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Module 4: FASD Signs and Symptoms

Secondary Disabilities

Primary disabilities are characteristics or behaviors that reflect differences in brain structure and function, such as mental retardation, attention deficits, and sensory integration dysfunction. Secondary disabilities are disabilities that the individual is not born with. These disabilities and behaviors develop over time because of a poor fit between the person and the environment.

Difficulties stemming from primary disabilities may lead to secondary disabilities. For example, negative behaviors may result from cognitive deficits, as shown in the table.

Primary and Secondary Disabilities

Primary Disability

Secondary Disability

Possible Reason for Behavior

Memory problems

Lying

Making things up to fill in the blanks

Failure to understand ownership

Stealing

Attempt to buy friends

Little understanding of value of objects

Destructive behavior

Anger and frustration

Slow cognitive or auditory pace

Defiance

Avoidance as a result of frequent failure, inability to process instructions

Many secondary disabilities can be lessened or avoided if individuals who work with the child understand FASD. These people will need to modify their approach to better support the way the child learns academic subjects and social behaviors. More research is needed to identify the specific effects prenatal alcohol exposure has on behavior and development and the way those effects impact performance and behavior in academic settings. Future findings may lead to the development of practical teaching methods to support the education of children with an FASD and prevent secondary disabilities.7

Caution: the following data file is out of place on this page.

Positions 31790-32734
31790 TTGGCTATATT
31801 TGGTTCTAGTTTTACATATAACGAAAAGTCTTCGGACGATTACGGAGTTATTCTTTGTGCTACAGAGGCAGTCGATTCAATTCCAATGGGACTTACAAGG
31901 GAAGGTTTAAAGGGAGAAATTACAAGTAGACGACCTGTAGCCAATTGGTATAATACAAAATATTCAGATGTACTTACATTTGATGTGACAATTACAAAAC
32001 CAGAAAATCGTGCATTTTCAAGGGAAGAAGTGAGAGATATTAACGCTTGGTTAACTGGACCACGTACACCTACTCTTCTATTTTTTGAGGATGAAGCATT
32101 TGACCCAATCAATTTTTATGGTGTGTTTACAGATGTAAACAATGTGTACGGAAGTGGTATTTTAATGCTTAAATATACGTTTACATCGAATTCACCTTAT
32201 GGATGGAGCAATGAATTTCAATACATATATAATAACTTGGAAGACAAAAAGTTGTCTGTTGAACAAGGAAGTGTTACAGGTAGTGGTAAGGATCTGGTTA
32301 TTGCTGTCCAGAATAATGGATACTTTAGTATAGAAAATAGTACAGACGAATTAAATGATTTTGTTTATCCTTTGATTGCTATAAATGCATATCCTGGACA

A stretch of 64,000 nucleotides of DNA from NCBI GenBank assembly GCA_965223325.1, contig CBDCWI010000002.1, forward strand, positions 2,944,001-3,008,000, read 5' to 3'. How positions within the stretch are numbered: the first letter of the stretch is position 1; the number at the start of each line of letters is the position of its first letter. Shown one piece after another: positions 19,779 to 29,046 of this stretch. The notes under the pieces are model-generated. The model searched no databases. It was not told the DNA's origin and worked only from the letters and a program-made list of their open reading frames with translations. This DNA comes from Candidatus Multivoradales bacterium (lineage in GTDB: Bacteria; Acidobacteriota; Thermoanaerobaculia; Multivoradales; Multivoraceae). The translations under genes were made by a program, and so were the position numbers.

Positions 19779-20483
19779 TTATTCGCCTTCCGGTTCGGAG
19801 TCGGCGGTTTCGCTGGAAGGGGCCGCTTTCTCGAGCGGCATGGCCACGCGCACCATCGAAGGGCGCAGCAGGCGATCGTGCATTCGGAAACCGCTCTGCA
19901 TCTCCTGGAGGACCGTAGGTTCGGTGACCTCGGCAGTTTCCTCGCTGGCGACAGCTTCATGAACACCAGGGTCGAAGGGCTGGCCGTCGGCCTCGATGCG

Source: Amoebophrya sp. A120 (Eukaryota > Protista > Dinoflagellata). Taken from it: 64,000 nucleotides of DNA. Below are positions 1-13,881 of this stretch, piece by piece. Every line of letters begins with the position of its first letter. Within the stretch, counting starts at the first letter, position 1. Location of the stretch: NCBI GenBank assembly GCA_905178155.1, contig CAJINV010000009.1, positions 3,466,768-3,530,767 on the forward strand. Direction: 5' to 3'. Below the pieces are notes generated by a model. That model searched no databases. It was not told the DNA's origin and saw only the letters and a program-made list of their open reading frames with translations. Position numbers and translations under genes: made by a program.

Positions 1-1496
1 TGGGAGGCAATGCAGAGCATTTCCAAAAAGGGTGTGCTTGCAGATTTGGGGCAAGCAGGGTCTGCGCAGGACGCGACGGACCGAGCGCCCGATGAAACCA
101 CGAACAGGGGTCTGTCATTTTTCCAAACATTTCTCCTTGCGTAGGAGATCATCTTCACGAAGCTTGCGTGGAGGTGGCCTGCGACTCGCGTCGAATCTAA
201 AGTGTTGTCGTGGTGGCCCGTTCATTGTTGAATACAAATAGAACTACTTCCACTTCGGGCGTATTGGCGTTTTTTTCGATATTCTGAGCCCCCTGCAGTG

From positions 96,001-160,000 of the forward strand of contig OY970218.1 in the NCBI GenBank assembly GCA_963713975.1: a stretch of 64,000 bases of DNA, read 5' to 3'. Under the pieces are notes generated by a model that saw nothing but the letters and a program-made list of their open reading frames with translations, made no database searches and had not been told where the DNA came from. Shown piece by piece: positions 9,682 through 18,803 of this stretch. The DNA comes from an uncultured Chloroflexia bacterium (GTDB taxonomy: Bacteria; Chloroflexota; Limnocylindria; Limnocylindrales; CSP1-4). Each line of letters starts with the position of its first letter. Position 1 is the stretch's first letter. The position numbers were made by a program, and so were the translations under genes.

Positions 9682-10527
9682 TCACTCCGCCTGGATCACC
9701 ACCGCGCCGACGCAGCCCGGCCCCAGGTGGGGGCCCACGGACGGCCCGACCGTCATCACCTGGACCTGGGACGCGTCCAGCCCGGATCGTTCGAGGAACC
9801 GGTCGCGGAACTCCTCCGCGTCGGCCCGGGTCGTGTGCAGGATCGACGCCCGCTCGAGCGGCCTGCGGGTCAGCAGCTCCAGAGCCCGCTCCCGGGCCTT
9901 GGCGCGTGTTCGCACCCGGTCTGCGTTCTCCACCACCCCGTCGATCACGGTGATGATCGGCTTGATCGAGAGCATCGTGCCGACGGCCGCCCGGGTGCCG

Examples of secondary disabilities include mental health problems (although some persons with an FASD are born with mental health problems), substance abuse problems, academic problems, and trouble with the law.

Source: Streissguth, A.P.; Barr, H.M.; Kogan, J.; et al. 1996. Final Report: Understanding the Occurrence of Secondary Disabilities in Clients With Fetal Alcohol Syndrome (FAS) and Fetal Alcohol Effects (FAE). Seattle: University of Washington Publication Services.

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